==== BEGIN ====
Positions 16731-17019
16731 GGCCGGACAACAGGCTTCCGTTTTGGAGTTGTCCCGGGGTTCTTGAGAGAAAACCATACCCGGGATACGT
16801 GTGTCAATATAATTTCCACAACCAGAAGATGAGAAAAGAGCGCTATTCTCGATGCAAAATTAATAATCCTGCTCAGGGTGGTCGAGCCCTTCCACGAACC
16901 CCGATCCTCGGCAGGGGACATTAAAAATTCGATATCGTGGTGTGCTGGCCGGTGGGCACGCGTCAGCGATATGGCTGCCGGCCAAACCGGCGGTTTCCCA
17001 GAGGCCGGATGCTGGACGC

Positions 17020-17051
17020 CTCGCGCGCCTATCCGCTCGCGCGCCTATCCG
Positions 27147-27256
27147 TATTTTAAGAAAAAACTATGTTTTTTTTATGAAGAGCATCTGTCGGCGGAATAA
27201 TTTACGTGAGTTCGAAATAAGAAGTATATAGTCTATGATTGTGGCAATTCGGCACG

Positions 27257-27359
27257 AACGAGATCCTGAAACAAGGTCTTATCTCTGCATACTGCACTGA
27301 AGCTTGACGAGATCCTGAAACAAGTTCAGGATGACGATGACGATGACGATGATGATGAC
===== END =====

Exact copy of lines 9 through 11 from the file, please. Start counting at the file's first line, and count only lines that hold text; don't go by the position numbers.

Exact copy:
27147 TATTTTAAGAAAAAACTATGTTTTTTTTATGAAGAGCATCTGTCGGCGGAATAA
27201 TTTACGTGAGTTCGAAATAAGAAGTATATAGTCTATGATTGTGGCAATTCGGCACG

Positions 27257-27359